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Hive Mind - Elemental Disgrace

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Artist: Hive Mind

Album: Elemental Disgrace

Label: Spectrum Spools

Review date: Jan. 10, 2012

Synthesizer music refuses to be pigeonholed. The cinematic sweeps, locked-in arpeggios and hypnotic renderings of 1970s Popol Vuh and Tangerine Dream came to define what was then the birthchild of the West German Krautrock movement. Listening back, it isn’t hard to hear what infatuated the copy-cats of the Kosmische and Berlin School rubrics. The other side of the coin saw album’s like Neu!’s 2 from ‘73, which found the band mixing in varispeed versions of previously released material, while Faust’s debut from ‘71 went to great lengths to avoid sounding electronic via a totally surreal blend of motorik pre-noise tape collage.

If Faust were the initiates of noise than Greh Holger’s Hive Mind project shares a common conscience: to exist both inside and outside the path of contemporaneous synth travelers. Holger’s been around the block a few times, his Chondritic Sound label ¬-- of which you’ll find something like 35 Hive Mind releases -- has been undoubtedly important in the molding of the American cassette culture phenomenon; and if Elemental Disgrace reveals anything with its modest length, indistinct cover art, and use of arcane sounds, it’s that Holger feels most comfortable lurking in the shadows with his tapes.

Alongside Spectrum Spools releases by Forma, Mist and Bee Mask, Elemental Disgrace looks modest, but Holger does breathe new life into the synthesizer by distilling his sounds through a lens not dissimilar to that of the well traveled field recordist Francisco Lopez, who works exclusively with recordings that he’s captured in cities, rainforests, deserts and countless other environments. It’s surprising that Lopez’s name would even surface here, but the more time one spends with Elemental Disgrace, the more every electronic layer begins to take on an organic quality: Unyielding oscillators become the distant blare of cicadas in some South American swamp, while blistering sinewaves become the swarm of mosquitoes that just won’t leave you alone.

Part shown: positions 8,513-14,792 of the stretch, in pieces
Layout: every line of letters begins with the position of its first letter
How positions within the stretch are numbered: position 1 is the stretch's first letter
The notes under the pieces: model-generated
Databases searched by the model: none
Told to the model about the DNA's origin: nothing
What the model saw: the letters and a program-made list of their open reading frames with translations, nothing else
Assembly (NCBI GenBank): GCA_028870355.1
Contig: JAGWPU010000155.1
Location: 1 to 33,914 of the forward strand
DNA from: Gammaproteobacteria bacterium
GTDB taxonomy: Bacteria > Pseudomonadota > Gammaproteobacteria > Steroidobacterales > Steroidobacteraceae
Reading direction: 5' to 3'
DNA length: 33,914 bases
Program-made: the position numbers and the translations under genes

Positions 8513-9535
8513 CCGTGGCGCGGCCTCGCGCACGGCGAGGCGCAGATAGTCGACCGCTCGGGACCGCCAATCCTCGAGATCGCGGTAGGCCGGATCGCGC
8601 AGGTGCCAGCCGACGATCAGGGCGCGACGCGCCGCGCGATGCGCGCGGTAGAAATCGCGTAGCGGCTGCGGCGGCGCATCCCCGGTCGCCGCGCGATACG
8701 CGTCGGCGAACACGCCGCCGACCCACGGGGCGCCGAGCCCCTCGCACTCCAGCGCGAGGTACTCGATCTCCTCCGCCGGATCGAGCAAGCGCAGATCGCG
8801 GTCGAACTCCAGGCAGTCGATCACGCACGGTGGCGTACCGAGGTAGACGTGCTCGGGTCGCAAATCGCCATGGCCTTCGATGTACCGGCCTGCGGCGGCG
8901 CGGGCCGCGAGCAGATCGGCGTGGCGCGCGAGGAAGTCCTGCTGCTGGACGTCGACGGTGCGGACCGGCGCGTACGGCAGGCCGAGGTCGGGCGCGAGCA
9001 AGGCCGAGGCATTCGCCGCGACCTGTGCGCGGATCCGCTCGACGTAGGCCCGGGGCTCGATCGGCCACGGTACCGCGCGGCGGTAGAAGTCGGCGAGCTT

Elemental Disgrace may be a field recordist’s electronic record, but who’s to say Holger didn’t actually crawl around in a marsh with a shotgun mic to get some of these sounds, or down in the cave that so candidly adorns the cover? Sure, the more probable scenario is that the album was recorded and arranged entirely in a living room in Ann Arbor. Nonetheless, Holger laces enough B-lined brutality and primitive introspection into Elemental Disgrace to make for a listening experience that is, in a word, transformative.

By Adrian Dziewanski

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